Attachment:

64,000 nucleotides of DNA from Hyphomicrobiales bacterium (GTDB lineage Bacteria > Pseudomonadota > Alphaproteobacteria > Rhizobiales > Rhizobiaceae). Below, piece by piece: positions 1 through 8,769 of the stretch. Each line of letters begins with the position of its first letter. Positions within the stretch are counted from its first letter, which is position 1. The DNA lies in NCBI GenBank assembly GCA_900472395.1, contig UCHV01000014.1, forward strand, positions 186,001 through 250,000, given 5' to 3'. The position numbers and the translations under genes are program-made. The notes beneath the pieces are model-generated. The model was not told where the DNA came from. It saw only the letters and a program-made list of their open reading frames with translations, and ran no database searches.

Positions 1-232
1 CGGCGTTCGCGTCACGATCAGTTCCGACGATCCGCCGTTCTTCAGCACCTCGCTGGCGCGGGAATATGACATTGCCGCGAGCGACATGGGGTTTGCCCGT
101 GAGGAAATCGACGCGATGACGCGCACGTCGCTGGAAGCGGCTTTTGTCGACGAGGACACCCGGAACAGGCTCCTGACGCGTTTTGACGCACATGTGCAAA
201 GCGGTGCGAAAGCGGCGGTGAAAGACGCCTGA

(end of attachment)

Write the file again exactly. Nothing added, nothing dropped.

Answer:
64,000 nucleotides of DNA from Hyphomicrobiales bacterium (GTDB lineage Bacteria > Pseudomonadota > Alphaproteobacteria > Rhizobiales > Rhizobiaceae). Below, piece by piece: positions 1 through 8,769 of the stretch. Each line of letters begins with the position of its first letter. Positions within the stretch are counted from its first letter, which is position 1. The DNA lies in NCBI GenBank assembly GCA_900472395.1, contig UCHV01000014.1, forward strand, positions 186,001 through 250,000, given 5' to 3'. The position numbers and the translations under genes are program-made. The notes beneath the pieces are model-generated. The model was not told where the DNA came from. It saw only the letters and a program-made list of their open reading frames with translations, and ran no database searches.

Positions 1-232
1 CGGCGTTCGCGTCACGATCAGTTCCGACGATCCGCCGTTCTTCAGCACCTCGCTGGCGCGGGAATATGACATTGCCGCGAGCGACATGGGGTTTGCCCGT
101 GAGGAAATCGACGCGATGACGCGCACGTCGCTGGAAGCGGCTTTTGTCGACGAGGACACCCGGAACAGGCTCCTGACGCGTTTTGACGCACATGTGCAAA
201 GCGGTGCGAAAGCGGCGGTGAAAGACGCCTGA